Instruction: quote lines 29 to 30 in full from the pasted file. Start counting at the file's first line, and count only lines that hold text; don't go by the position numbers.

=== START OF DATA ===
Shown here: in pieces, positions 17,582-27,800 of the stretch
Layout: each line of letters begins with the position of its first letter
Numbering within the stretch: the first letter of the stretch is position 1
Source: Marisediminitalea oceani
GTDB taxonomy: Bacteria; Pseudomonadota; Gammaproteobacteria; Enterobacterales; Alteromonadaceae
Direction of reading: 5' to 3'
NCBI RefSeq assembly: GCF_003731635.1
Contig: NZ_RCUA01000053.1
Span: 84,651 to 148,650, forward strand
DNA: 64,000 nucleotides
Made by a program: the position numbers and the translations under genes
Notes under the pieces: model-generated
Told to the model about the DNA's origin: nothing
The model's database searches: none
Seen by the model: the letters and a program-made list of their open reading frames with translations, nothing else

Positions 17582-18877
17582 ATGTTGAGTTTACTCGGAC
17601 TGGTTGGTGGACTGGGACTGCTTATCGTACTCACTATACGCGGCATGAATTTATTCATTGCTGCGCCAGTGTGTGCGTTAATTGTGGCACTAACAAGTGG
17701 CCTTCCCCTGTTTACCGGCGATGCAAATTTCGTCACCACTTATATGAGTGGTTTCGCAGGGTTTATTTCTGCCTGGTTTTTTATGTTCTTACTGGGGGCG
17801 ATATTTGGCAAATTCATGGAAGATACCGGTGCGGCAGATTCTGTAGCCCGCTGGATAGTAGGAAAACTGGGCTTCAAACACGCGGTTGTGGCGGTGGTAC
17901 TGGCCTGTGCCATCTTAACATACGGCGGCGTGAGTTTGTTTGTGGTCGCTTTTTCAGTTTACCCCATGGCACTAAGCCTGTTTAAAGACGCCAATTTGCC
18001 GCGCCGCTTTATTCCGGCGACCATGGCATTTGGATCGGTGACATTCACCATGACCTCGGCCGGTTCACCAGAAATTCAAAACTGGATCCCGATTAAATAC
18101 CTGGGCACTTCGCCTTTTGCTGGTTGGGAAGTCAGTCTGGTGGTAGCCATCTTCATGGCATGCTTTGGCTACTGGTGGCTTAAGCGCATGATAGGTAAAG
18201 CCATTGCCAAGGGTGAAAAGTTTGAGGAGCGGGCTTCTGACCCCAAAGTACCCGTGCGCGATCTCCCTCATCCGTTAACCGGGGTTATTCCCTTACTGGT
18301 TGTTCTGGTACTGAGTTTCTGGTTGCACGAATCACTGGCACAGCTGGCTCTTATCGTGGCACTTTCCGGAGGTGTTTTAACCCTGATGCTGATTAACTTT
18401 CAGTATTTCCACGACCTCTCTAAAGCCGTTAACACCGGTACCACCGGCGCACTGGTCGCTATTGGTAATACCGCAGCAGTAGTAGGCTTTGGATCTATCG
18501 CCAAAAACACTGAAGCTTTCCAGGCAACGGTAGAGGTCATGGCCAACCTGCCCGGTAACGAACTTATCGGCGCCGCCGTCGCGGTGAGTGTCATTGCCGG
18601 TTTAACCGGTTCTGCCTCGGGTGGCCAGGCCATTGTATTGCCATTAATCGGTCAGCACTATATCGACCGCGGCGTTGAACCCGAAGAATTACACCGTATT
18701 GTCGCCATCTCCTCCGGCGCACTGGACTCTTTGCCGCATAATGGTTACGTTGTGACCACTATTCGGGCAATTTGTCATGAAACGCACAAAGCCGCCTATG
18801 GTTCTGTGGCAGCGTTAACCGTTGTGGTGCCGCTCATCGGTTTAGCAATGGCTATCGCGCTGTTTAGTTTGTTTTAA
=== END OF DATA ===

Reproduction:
18701 GTCGCCATCTCCTCCGGCGCACTGGACTCTTTGCCGCATAATGGTTACGTTGTGACCACTATTCGGGCAATTTGTCATGAAACGCACAAAGCCGCCTATG
18801 GTTCTGTGGCAGCGTTAACCGTTGTGGTGCCGCTCATCGGTTTAGCAATGGCTATCGCGCTGTTTAGTTTGTTTTAA